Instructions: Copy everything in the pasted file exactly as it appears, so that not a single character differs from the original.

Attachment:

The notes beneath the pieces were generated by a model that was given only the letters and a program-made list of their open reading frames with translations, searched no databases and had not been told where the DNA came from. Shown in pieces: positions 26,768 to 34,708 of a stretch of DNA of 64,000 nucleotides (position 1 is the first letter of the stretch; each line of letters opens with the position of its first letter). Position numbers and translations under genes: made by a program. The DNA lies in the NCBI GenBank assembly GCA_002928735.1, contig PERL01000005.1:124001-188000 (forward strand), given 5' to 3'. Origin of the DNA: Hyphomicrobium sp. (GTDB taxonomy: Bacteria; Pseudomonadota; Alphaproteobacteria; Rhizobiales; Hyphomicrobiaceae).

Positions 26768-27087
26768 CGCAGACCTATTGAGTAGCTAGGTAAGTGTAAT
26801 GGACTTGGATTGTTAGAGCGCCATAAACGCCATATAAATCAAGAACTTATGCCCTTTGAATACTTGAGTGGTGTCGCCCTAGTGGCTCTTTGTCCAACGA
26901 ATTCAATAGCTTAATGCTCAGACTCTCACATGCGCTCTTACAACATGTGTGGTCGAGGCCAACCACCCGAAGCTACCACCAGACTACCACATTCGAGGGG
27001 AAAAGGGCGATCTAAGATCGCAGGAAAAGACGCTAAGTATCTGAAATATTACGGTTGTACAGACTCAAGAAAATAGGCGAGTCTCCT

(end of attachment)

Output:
The notes beneath the pieces were generated by a model that was given only the letters and a program-made list of their open reading frames with translations, searched no databases and had not been told where the DNA came from. Shown in pieces: positions 26,768 to 34,708 of a stretch of DNA of 64,000 nucleotides (position 1 is the first letter of the stretch; each line of letters opens with the position of its first letter). Position numbers and translations under genes: made by a program. The DNA lies in the NCBI GenBank assembly GCA_002928735.1, contig PERL01000005.1:124001-188000 (forward strand), given 5' to 3'. Origin of the DNA: Hyphomicrobium sp. (GTDB taxonomy: Bacteria; Pseudomonadota; Alphaproteobacteria; Rhizobiales; Hyphomicrobiaceae).

Positions 26768-27087
26768 CGCAGACCTATTGAGTAGCTAGGTAAGTGTAAT
26801 GGACTTGGATTGTTAGAGCGCCATAAACGCCATATAAATCAAGAACTTATGCCCTTTGAATACTTGAGTGGTGTCGCCCTAGTGGCTCTTTGTCCAACGA
26901 ATTCAATAGCTTAATGCTCAGACTCTCACATGCGCTCTTACAACATGTGTGGTCGAGGCCAACCACCCGAAGCTACCACCAGACTACCACATTCGAGGGG
27001 AAAAGGGCGATCTAAGATCGCAGGAAAAGACGCTAAGTATCTGAAATATTACGGTTGTACAGACTCAAGAAAATAGGCGAGTCTCCT